Wednesday, December 01, 2010

Welfarism 10: Spanish Problem, the Euro or the State?

Spain is being watched now by many people if it will also follow Greece and Ireland's debt crisis, which will necessitate large-scale bail-outs. A friend posted in one of my discussion yahoogroups, an article by NYT columnist Paul Krugram, "The Spanish Prisoner" on November 28, 2010. In that article, Krugram wrote,

Why is Spain in so much trouble? In a word, it’s the euro.

Spain was among the most enthusiastic adopters of the euro back in 1999, when the currency was introduced. And for a while things seemed to go swimmingly: European funds poured into Spain, powering private-sector spending, and the Spanish economy experienced rapid growth.

...During the boom, prices and wages rose more rapidly in Spain than in the rest of Europe, helping to feed a large trade deficit. And when the bubble burst, Spanish industry was left with costs that made it uncompetitive with other nations.

Now what? If Spain still had its own currency, like the United States — or like Britain, which shares some of the same characteristics — it could have let that currency fall, making its industry competitive again. But with Spain on the euro, that option isn’t available. Instead, Spain must achieve “internal devaluation”: it must cut wages and prices until its costs are back in line with its neighbors.

And internal devaluation is an ugly affair. For one thing, it’s slow: it normally take years of high unemployment to push wages down. Beyond that, falling wages mean falling incomes, while debt stays the same. So internal devaluation worsens the private sector’s debt problems.

This article is one more reason why I'm no fan of Paul Krugman.

He says the main culprit of Spain's woes is the Euro. That if Spain has its own currency, say a Spanish peso or a Krugman dollar, then it would be easy for Spain to get out of its current economic problems because a big state can manipulate the local currency -- devalue or revalue, depreciate or appreciate -- and wages and prices will follow.

Why would wages and prices need government manipulation of the currency so that they will adjust upwards or downwards? Aren't wages and prices a function of supply and demand?

Demand for labor is high relative to supply, wages will rise. Supply of labor is high relative to demand, say there is an influx of foreign workers, legal or illegal, wages will decline. Why can't Spain's wages follow that simply and spontaneous adjustment of the cost of labor?

Prices. Supply of paella and tapas increases relative to demand, their price will decline. Their supply cannot cope with sudden increase in demand, say there is a big fiesta or big celebration -- like Fernando Alonso winning again the F1 championship, or Alberto Contador winning the Tour de France, or Rafael Nadal winning the Wimbledon or the US or French Open -- the price of paella and tapas will increase.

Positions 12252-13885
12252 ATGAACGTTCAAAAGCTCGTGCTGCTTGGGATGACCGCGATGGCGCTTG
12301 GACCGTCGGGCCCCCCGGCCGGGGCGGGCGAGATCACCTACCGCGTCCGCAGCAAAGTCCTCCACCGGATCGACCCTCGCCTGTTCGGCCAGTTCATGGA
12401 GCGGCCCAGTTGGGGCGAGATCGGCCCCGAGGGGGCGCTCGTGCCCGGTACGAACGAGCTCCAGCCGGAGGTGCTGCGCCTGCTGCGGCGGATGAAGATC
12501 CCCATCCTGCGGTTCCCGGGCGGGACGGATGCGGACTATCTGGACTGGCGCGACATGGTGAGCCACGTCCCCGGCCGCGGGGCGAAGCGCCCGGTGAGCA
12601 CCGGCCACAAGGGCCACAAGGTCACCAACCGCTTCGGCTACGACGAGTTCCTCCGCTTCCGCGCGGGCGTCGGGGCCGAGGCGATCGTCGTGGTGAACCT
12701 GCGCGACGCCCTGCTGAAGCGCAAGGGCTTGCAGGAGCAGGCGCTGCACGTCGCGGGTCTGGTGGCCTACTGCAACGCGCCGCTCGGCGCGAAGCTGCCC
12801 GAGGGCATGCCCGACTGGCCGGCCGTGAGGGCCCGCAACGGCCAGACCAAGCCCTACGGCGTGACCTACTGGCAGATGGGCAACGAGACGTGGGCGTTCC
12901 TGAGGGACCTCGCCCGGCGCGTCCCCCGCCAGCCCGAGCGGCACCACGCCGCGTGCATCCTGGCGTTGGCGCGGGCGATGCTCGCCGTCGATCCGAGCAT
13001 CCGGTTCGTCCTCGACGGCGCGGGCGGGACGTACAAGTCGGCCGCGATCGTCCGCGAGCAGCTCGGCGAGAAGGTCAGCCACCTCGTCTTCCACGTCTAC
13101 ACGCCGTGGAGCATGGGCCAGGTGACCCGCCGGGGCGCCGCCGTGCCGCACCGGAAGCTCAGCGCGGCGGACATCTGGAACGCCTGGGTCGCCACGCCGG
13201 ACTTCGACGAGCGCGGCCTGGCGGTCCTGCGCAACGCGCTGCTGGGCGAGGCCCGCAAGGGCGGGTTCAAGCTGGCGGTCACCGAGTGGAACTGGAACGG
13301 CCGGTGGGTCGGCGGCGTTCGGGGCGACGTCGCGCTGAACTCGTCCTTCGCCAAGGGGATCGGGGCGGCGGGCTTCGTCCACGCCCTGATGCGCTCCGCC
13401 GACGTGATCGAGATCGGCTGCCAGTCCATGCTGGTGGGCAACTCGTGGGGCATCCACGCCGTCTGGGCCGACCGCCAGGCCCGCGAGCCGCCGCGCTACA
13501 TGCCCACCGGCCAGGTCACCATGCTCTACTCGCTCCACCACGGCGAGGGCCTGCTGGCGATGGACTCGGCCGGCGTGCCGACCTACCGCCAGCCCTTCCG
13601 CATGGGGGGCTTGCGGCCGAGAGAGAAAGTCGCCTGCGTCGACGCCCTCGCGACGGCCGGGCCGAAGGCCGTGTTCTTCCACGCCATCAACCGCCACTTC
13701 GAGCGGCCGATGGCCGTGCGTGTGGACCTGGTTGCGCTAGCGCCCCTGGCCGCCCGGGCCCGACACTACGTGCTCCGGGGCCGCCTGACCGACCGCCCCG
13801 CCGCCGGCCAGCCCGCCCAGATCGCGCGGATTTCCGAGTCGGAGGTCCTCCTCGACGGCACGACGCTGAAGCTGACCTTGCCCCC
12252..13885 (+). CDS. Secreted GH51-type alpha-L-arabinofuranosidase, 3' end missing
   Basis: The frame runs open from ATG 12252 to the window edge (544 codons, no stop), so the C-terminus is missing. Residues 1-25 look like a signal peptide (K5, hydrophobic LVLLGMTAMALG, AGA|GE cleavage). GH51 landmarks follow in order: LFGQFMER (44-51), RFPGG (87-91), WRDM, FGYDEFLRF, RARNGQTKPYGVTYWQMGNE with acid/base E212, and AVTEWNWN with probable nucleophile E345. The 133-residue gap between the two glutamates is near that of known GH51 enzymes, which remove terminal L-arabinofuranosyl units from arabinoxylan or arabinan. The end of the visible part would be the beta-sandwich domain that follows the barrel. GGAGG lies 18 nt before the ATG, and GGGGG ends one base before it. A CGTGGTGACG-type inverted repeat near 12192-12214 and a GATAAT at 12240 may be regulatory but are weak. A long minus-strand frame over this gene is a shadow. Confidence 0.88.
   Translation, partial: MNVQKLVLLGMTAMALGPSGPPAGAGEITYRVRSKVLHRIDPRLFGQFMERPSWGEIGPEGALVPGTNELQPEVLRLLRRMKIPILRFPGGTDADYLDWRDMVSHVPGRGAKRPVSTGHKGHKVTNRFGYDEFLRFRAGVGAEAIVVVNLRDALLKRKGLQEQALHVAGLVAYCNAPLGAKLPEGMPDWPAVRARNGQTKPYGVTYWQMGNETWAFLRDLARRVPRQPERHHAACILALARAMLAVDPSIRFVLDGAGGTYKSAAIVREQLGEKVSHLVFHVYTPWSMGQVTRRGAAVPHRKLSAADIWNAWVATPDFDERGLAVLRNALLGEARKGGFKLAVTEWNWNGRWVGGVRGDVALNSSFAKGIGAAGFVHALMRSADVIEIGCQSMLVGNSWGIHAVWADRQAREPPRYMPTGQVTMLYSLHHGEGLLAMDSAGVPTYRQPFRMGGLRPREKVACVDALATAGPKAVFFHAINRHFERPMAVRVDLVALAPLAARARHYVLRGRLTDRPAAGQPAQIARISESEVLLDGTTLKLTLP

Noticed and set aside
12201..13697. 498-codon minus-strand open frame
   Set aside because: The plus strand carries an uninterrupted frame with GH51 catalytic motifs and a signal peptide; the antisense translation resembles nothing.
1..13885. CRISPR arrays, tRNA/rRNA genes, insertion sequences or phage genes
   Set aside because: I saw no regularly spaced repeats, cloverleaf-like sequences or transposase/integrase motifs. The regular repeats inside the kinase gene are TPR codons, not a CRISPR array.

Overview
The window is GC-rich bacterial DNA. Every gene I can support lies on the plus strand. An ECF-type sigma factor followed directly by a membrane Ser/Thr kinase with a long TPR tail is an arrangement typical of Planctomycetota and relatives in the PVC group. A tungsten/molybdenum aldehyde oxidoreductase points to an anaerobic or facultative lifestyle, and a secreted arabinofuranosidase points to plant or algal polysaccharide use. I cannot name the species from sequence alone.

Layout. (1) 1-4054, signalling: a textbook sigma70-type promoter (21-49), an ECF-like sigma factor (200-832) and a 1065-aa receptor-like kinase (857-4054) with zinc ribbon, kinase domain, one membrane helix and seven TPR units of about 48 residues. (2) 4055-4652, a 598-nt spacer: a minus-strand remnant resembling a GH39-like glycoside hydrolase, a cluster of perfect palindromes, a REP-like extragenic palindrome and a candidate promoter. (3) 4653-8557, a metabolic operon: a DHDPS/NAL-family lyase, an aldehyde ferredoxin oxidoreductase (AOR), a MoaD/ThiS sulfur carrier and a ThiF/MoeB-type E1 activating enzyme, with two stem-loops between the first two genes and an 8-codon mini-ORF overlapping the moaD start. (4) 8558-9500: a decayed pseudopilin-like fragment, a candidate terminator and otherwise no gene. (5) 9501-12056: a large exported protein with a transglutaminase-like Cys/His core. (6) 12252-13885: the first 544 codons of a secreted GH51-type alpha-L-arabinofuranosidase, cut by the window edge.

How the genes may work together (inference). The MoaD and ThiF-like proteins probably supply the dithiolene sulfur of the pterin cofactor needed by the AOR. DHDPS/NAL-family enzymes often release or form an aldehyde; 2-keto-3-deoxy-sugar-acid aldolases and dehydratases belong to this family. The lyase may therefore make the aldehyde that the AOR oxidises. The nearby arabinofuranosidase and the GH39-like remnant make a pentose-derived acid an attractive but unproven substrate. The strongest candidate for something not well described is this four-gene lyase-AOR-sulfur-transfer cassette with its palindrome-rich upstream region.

So now Krugman is saying that Spain will need the big State's manipulation of its local currency -- assuming it has its own aside from the Euro -- so that the price of tapas and paella will move up or down?

Krugman misses the point. It is big State and its heavy intervention -- rigid labor laws and heavy protection of workers "against capitalist exploitation", that disallows the labor market to spontaneously adjust to high unemployment and artificial high wages.

If I am an entrepreneur, or simply a profit-hungry capitalist, and I have 3 employees for my restaurant, my customers are increasing but still I won't hire a 4th or 5th worker, even if national unemployment rate is close to 21 percent. It's too costly to add additional worker, the marginal cost is much higher than the marginal revenue (MC > MR) as there are lots of mandatory contributions, obligatory social security payments by employers. I'd rather keep the 3 workers and give them higher pay for higher productivity, more bonuses for longer working hours, or I'd rather work as the 4th worker myself and cut my siesta and partying with friends.

Perhaps if I become richer this way, I can hire a nanny for my children and that's one job creation already. Or I can keep high personal or company savings -- for the rainy days. The point is that I will not hire extra worker as much as possible, thanks to heavy state regulation of the labor market and over-protection against "capitalist exploitation."

About capitalist exploitation, a favorite topic by statists and socialists that's why they push for ever stricter labor regulations, for more mandatory social security payments, who is the exploited one -- the employed worker or the jobless?

See also:
Welfarism 4: Italy's Fiscal Woes, Kid Glove to Criminals, May 29, 2006
Welfarism 5: Germany's Tax Hikes, June 28, 2006
Welfarism 6: Obama and US Entitlement, November 11, 2008
Welfarism 8: Send All Monthly Salary to UK Govt First, September 21, 2010

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